Pepsi’s SodaStream acquisition won’t solve its biggest problem: fewer people are drinking soda
PepsiCo Inc.’s acquisition of SodaStream International Ltd. continues the soda and snacks seller into healthier categories and opens doors to the at-home beverage-making market, but won’t ultimately solve the core problem that Pepsi faces, according to Wells Fargo: fewer people are drinking soda, period.
Early Monday, Pepsi PEP, -0.71% announced that it will acquire the Israel-based company, which manufactures and distributes a device that allows customers to make sparkling water and other carbonated drinks at home.
Pepsi has agreed to acquire SodaStream SODA, +0.53% for $144 per share, or $3.2 billion.
The deal continues Pepsi’s move away from sugary beverages and has an environmental component, with SodaStream’s reusable bottles reducing waste.
“SodaStream is highly complementary and incremental to our business, adding to our growing water portfolio, while catalyzing our ability to offer personalized in-home beverage solutions around the world,” said Ramon Laguarta, Pepsi’s CEO-elect, in a release statement.
Wells Fargo analysts look back at another deal and see similarities.
“[W]e can’t help but see parallels to Coca-Cola’s KO, -0.67% decision to acquire a stake in Green Mountain in 2014, and question whether this deal — which also brings together a large consumer packaged goods company and an in-home beverage maker — will do much to solve Pepsi’s ongoing struggle to improve volumes in its North American Beverage segment (which, despite sequentially improving in Q2, remain weak),” the note said.
On July 11, Pepsi reported second-quarter earnings, saying that North America Beverages experienced a 16% operating profit decline.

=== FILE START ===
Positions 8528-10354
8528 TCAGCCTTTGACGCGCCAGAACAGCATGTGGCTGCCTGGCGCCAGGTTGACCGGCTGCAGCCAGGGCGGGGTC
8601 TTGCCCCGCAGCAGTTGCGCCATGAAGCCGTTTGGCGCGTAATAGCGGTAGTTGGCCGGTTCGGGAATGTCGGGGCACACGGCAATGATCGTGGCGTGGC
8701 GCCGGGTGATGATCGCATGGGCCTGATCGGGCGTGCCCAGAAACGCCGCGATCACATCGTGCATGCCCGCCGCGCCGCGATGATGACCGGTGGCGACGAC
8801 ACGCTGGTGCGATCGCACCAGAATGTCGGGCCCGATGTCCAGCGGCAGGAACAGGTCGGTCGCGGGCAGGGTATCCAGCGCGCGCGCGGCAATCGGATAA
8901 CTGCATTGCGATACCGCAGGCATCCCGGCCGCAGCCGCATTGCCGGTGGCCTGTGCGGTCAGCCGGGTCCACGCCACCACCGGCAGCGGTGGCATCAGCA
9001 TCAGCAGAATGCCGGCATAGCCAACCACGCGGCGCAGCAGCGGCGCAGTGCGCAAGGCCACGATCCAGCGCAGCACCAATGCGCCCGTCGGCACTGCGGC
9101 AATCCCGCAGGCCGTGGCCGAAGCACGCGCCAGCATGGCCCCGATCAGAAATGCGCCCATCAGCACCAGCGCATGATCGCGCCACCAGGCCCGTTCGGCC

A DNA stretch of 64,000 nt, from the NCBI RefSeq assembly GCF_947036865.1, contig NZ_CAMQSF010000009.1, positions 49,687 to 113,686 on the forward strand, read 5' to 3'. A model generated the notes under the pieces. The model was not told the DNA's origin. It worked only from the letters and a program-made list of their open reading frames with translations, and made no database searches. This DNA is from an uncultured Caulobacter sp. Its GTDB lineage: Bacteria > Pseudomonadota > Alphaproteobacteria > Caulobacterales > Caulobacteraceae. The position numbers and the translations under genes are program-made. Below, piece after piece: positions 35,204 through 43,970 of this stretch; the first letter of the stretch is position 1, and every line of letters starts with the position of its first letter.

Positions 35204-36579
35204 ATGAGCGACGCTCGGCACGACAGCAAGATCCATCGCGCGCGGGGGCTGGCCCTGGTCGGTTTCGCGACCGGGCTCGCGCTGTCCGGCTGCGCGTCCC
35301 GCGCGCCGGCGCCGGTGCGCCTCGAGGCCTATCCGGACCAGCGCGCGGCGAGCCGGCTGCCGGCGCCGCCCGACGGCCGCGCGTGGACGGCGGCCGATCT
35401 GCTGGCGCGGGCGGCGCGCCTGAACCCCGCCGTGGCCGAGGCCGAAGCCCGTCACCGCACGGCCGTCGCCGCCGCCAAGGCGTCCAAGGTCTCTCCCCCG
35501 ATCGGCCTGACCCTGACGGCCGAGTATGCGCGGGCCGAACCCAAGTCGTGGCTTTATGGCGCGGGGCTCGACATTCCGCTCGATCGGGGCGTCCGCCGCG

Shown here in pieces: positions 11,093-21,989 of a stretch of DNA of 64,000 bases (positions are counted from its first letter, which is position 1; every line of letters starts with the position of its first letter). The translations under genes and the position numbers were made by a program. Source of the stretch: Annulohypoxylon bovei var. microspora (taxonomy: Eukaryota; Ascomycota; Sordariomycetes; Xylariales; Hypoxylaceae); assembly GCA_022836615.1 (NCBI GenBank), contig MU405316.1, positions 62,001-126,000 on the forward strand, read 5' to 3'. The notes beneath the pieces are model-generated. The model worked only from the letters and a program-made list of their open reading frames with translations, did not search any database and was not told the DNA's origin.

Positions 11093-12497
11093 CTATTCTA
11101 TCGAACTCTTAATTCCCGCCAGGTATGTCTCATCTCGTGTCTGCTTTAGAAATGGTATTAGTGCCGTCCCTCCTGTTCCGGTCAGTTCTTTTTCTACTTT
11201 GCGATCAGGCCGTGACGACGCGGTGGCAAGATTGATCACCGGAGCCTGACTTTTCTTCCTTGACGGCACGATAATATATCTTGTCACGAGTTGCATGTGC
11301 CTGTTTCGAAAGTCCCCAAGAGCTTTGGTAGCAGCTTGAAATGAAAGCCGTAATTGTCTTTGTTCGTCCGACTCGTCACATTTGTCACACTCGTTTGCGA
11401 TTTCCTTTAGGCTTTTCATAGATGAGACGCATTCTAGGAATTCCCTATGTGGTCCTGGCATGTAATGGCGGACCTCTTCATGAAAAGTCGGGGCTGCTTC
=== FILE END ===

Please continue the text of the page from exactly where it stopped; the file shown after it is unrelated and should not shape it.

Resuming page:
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Outgoing Chief Executive Indra Nooyi said the Pepsi brand “continues to make progress towards more stable performance” with continued investment.
“At the same time, we remain laser-focused on higher growth categories with appropriate brand investment and robust innovation,” she said, according to a FactSet transcript. “For example, Bubly, a cleverly marketed new entrant in the fast-growing sparkling water segment, launched earlier this year and it continues to perform exceedingly well.”
Wells Fargo maintained its market perform stock rating despite the acquisition.
“In short, we remain concerned about challenges facing Pepsi’s core business and, as such, continue to see limited upside for Pepsi in the near term,” the note said.
Wells Fargo does see the deal as a way to further diversify Pepsi’s products and channels, giving the company an in with the in-home beverage category.
GlobalData’s senior consumer insights analysts Melanie Felgate, thinks giving consumers the chance to recreate Pepsi beverages at home could be a draw. Moreover, the deal could give SodaStream a boost.
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“Although long established, SodaStream has remained a relatively niche brand, but with the backing of a global soft drinks giant there is an opportunity to propel the concept mainstream,” she wrote.
“SodaStream allows consumers to customize their own beverages to create not only flavors — but potentially sugar levels — to suit their needs, helping PepsiCo better meet consumer’s needs for products which are not only healthier but do not compromise on taste.”
PepsiCo shares closed Monday down 0.1%, and are down 5% for the year to date. SodaStream shares gained 9.4% Monday, and are up 103% for 2018 to date.
The S&P 500 index SPX, +0.54% is 7.4% for 2018 to date.
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